Karim Rashid: “Sensual minimalism”
Karim Rashid is one of the most prolific designers of his generation. Over 3000 designs in production, over 300 awards and working in over 40 countries attest to Karim’s legend of design.
His award winning designs include luxury goods for Christofle, Veuve Clicquot, and Alessi, high tech products for Asus and Samsung, brand identity for Citibank and Sony Ericsson and packaging for Kenzo and Hugo Boss.
The great and incomparable Karim Rashid featured in Premiere, tells us about the foundations of his work, the balance between comfort and aesthetics and personalising interior styling in a convenient digital future.
What principles guide you to create your designs?
Any work I do must have a least some nuance of originalty in it. So I strive for that. I also try and produce work that speaks about the age in which I live, the contemporary world that is casual, digital, flexible, technical and human. I refer to my work as “sensual minimalism” because it is not laboured with embellishment and has a more human, more sensual connection. All objects and spaces have semantic language. I believe that it is important not to necessarily over-embellish and to keep a certain truth to a product, space or building.
What kind of interior accessories do you pay particular attention to?
I love sculptural but minimal ceramics and glass, large technological driven paintings, bright abstracted forms. All my interior accessories have meaning and bring me inspiration. I try to have as little clutter and objects in spaces. If you bring something into your home, make sure it has meaning.
Design or comfort ? What is priority when creating interior objects?
Poor design creates encumbrances, acting as stressors, complicating tasks and brings no beauty into the world. “Form follows subject” allows me to treat each object, each space, each design as if it were the most important object in this world. I can look at it objectively and see how its form and function can improve our lives. I am interested in designing products as “rapture of experience”. Our lives are elevated when we experience beauty, comfort, luxury, performance and utility, seamlessly together.
Give us some tips on how to create a cosy atmosphere at home?
• Use warm soft but high performance materials and furnishings.
• Impose order. Line everything up perfectly: vases, objects, books, stereo equipment. Order inspires. Order is Zen. Order is relaxing.
• Use dimmer switches throughout the house and warm LED changeable lighting. Put everything on timers and sensors.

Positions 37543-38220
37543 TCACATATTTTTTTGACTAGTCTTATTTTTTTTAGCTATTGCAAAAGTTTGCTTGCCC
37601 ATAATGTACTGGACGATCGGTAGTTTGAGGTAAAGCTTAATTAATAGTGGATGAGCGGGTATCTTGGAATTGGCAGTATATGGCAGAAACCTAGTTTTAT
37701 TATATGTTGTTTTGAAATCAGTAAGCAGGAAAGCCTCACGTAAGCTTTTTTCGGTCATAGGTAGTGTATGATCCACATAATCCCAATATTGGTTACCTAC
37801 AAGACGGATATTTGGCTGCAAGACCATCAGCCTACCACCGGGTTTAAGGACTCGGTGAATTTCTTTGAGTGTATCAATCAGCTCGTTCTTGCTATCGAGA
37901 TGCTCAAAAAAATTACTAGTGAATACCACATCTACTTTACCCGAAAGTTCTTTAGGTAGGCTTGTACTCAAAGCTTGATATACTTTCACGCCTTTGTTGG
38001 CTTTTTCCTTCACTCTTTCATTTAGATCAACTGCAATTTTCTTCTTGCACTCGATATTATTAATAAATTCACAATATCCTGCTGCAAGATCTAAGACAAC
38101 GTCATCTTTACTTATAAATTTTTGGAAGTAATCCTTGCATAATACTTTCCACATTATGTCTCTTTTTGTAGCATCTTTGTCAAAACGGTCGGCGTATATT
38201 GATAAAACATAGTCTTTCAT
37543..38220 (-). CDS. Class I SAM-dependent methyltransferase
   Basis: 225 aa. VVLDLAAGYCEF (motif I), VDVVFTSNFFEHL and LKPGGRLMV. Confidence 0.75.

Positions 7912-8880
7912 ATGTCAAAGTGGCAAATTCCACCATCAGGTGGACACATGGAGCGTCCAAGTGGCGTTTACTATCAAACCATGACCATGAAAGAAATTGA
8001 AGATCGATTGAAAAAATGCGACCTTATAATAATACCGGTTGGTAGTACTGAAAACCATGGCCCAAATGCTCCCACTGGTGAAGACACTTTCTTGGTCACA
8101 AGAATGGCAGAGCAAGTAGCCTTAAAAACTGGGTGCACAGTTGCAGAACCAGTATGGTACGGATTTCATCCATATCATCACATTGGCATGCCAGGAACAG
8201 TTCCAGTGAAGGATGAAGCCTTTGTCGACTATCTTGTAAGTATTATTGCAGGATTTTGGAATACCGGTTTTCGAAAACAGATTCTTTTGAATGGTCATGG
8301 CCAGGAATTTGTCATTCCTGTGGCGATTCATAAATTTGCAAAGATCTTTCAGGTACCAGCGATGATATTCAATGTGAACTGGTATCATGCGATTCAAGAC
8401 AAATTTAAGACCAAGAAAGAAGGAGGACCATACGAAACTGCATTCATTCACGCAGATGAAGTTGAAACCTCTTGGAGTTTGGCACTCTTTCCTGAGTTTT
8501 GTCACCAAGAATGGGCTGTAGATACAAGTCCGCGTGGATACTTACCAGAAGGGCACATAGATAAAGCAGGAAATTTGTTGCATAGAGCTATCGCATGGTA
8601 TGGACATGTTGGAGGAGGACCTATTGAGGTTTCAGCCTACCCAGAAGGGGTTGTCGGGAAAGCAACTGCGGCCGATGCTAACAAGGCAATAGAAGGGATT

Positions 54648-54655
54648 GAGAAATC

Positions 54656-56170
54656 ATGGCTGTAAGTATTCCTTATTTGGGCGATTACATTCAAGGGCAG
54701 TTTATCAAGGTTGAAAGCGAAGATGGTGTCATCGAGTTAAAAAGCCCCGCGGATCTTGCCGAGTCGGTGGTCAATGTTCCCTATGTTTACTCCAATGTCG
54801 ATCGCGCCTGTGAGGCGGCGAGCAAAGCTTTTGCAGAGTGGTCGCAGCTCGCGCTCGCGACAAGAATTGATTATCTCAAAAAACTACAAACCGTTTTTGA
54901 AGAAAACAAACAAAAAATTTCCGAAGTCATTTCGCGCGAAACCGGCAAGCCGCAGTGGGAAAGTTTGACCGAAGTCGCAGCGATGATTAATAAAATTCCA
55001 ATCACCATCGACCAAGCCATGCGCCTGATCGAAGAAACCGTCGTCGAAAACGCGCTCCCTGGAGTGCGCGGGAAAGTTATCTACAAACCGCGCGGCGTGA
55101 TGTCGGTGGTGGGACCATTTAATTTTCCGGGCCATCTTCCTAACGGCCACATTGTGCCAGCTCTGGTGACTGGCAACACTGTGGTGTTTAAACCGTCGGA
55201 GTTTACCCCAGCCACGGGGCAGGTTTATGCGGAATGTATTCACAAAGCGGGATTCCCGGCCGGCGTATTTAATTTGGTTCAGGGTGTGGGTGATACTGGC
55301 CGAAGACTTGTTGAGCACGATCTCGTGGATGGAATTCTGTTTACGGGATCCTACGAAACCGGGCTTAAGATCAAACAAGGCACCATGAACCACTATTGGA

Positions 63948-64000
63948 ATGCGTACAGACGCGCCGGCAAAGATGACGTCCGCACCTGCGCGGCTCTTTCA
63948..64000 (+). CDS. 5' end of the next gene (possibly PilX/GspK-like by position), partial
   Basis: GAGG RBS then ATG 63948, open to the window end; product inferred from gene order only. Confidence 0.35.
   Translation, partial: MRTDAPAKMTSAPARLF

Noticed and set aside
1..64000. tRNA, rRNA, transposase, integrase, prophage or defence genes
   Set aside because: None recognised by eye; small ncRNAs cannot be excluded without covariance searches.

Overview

• Have less but better furniture.
• Furniture is better without legs so you avoid encumbrances in dangerous conditions.
• Embrace the daylight.
You are constantly travelling. What is the place you call home?
I love New York. But lately I want to spend more time in my home in Miami. Really I don’t feel like I live in any one city. I’ve been traveling so much, in the last month alone I’ve been to Azerbaijan, Mexico City, Milan, Belgrade, Shenzhen, Istanbul, Leon, Mexico. This month I’m in Dubai, Toronto, London, Ottawa, and Hamburg.
What can be said about people who live in the homes with interiors created by you?
I think the people who live in my homes are contemporary, living in the present, very positive, not-techno-phobic. I am interested in showing the world how a contemporary physical world can be warm, soft, human, and pleasurable.
Do you have any comments on how to create an interior in the style of Karim Rashid?
• Knock down walls that are not structural and open up spaces as much as possible.
• Create large white spaces with accents of strong positive colours.
• Use materials that are easy to clean and that age well. Plastic floors (laminates, vinyl sheeting, artificial rubber) are lightweight and inexpensive materials that wear well and are more resistant to scratches and staining.
• Use colour to express yourself. Don¹t be afraid of that bright orange chair. Paint your wall lime-green. Be brave when it comes to carpets, countertops, and tables. Colour is beautiful and it¹s all about self-expression.
• Be yourself by interior expression.
In one of your interviews you gave reference to “I want to change the world, because it is too uncomfortable for the modern man”. How do you see the ideal world of interior convenience for the modern man?
The modern man is having greater experiences with digital than the physical, so the physical has to become exciting, seductive, colourful, flexible as well as personalised. This is the modern landscape we live it. I can’t wait for the future where we will have immaterial products for communication, entertainment and information, multilingual language voice chips and Smartoos (intelligent tattoos that contain ID numbers, passport, social security, bank account, e-money, etc.), so I will never need a wallet, money or credit cards.